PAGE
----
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Two studies of assault victims examined the roles of (a) disorganized trauma memories in the development of posttraumatic stress disorder (PTSD), (b) peritraumatic cognitive processing in the development of problematic memories and PTSD, and (c) ongoing dissociation and negative appraisals of memories in maintaining symptomatology. In the cross-sectional(More)
Among the adverse mental health consequences of childhood trauma is the risk related to the development of posttraumatic stress disorder (PTSD) in adulthood. Other risk factors for PTSD. including parental trauma exposure and parental PTSD, can also contribute to the experience of child trauma. We examined associations between childhood trauma and PTSD in(More)
BACKGROUND We have previously reported higher and more variable salivary morning cortisol in 13-year-old adolescents whose mothers were depressed in the postnatal period, compared with control group adolescents whose mothers did not develop postnatal depression (PND). This observation suggested a biological mechanism by which intrafamilial risk for(More)
Intrusive memories are common in the immediate aftermath of traumatic events, but neither their presence or frequency are good predictors of the persistence of posttraumatic stress disorder (PTSD). Two studies of assault survivors, a cross-sectional study (N=81) and a 6-month prospective longitudinal study (N=73), explored whether characteristics of the(More)
BACKGROUND Animal research shows that early adverse experience results in altered glucocorticoid levels in adulthood, either raised basal levels or accentuated responses to stress. If a similar phenomenon operates in humans, this suggests a biological mechanism whereby early adversity might transmit risk for major depression, glucocorticoid elevations being(More)
BACKGROUND Maternal postnatal depression (PND) has been associated with adverse outcomes in young children, but an association with longer-term psychiatric disorder has not been demonstrated. We present the preliminary findings of a 13-year longitudinal study. METHODS In the course of a prospective longitudinal study, we examined DSM-IV Axis I disorders(More)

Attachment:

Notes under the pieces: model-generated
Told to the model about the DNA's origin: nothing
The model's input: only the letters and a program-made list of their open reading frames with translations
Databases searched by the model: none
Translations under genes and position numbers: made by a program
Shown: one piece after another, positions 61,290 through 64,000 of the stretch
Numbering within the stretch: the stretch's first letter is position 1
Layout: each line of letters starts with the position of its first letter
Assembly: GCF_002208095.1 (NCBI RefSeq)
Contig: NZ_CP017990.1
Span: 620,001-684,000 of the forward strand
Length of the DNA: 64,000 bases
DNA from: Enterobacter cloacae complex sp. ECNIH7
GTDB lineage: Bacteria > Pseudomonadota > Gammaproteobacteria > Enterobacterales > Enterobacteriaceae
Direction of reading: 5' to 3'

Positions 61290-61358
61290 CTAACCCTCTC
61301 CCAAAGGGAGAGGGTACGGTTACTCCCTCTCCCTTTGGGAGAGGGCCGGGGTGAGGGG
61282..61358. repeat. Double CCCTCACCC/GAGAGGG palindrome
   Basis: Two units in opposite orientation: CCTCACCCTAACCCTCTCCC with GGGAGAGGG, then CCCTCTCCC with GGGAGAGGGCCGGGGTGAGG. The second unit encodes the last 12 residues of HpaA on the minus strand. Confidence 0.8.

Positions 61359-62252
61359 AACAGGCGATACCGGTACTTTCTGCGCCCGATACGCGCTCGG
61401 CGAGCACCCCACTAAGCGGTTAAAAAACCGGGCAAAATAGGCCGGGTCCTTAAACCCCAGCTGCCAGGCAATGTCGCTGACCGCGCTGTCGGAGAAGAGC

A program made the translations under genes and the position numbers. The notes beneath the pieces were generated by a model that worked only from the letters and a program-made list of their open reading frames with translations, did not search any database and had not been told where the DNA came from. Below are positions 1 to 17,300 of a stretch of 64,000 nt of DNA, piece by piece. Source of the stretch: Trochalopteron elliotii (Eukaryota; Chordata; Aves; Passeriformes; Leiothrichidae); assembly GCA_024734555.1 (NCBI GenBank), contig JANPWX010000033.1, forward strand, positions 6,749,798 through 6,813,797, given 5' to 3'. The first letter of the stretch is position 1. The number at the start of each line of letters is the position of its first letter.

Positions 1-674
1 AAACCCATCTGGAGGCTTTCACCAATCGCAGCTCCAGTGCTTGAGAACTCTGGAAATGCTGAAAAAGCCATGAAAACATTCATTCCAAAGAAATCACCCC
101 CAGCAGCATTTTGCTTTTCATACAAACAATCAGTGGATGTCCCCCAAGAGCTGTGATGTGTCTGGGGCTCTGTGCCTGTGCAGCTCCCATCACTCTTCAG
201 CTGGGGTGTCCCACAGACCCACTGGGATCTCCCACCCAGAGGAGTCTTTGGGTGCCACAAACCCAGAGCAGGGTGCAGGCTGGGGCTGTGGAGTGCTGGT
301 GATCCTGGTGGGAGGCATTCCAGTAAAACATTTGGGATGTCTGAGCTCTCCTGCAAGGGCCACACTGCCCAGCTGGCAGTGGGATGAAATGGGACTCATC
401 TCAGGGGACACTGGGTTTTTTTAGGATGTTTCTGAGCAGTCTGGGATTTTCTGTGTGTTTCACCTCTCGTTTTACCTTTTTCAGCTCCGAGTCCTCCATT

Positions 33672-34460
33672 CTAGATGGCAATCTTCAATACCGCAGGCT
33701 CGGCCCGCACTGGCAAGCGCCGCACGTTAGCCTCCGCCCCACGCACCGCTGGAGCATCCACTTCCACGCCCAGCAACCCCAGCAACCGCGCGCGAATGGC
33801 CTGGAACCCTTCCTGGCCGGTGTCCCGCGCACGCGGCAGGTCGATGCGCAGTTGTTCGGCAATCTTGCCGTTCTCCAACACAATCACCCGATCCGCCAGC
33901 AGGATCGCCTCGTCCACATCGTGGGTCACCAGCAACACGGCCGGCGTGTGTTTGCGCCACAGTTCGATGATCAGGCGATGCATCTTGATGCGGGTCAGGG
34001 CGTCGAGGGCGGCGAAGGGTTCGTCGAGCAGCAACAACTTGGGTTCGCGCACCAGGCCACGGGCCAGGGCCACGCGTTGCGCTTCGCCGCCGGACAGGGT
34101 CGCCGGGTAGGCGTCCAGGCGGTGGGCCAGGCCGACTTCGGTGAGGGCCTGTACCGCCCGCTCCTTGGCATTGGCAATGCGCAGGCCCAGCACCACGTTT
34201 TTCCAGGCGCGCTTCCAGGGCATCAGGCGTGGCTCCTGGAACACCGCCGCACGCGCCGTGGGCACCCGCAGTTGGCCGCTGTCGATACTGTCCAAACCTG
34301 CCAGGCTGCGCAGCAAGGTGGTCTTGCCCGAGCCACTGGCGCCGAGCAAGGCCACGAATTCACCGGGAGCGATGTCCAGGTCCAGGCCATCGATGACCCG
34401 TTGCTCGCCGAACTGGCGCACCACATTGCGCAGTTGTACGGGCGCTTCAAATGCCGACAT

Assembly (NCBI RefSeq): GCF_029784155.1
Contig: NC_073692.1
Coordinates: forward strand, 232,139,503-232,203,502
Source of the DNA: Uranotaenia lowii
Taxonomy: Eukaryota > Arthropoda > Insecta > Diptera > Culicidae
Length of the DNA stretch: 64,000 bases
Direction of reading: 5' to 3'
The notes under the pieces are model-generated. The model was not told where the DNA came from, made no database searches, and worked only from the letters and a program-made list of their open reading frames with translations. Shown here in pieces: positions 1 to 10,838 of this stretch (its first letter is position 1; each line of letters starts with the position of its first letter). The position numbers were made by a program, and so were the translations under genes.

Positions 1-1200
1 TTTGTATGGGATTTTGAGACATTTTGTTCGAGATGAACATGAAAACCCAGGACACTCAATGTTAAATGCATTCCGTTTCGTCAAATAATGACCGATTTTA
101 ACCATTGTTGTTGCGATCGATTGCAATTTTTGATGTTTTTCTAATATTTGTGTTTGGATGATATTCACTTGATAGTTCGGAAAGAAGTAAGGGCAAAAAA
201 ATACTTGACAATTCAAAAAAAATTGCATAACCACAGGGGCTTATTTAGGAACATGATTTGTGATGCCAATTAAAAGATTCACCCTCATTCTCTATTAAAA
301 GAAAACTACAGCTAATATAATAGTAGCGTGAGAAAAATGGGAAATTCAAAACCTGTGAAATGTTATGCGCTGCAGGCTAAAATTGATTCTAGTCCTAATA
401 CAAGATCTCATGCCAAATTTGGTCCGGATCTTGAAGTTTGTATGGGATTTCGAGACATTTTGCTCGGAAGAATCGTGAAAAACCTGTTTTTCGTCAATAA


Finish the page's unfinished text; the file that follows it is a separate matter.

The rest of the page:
OBJECTIVE There were two aims to this study: first to examine whether emotional abuse and neglect are significant predictors of psychological and somatic symptoms, and lifetime trauma exposure in women presenting to a primary care practice, and second to examine the strength of these relationships after controlling for the effects of other types of(More)
Recent studies have shown that rumination is a powerful predictor of persistent posttraumatic stress disorder (PTSD). However, to date, the mechanisms by which rumination maintains PTSD symptoms are little understood. Two studies of assault survivors, a cross-sectional (N = 81) and a 6-month prospective longitudinal study (N = 73), examined several facets(More)
Memory deficits are implicated in the development of posttraumatic stress disorder (PTSD). Intentional recall of trauma memories is frequently disorganised or incomplete, whilst involuntary memory fragments are easily triggered by perceptual cues. Ehlers and Clark (Behaviour Research and Therapy 38 (2000) 319-345) propose that a predominance of data-driven(More)
This study examined the relationship of parental trauma exposure and PTSD to the development of posttraumatic stress disorder (PTSD), depressive and anxiety disorders in the adult offspring of Holocaust survivors. One hundred and thirty-five subjects (55 men and 80 women) were divided into three groups according to parental trauma exposure and PTSD: 60(More)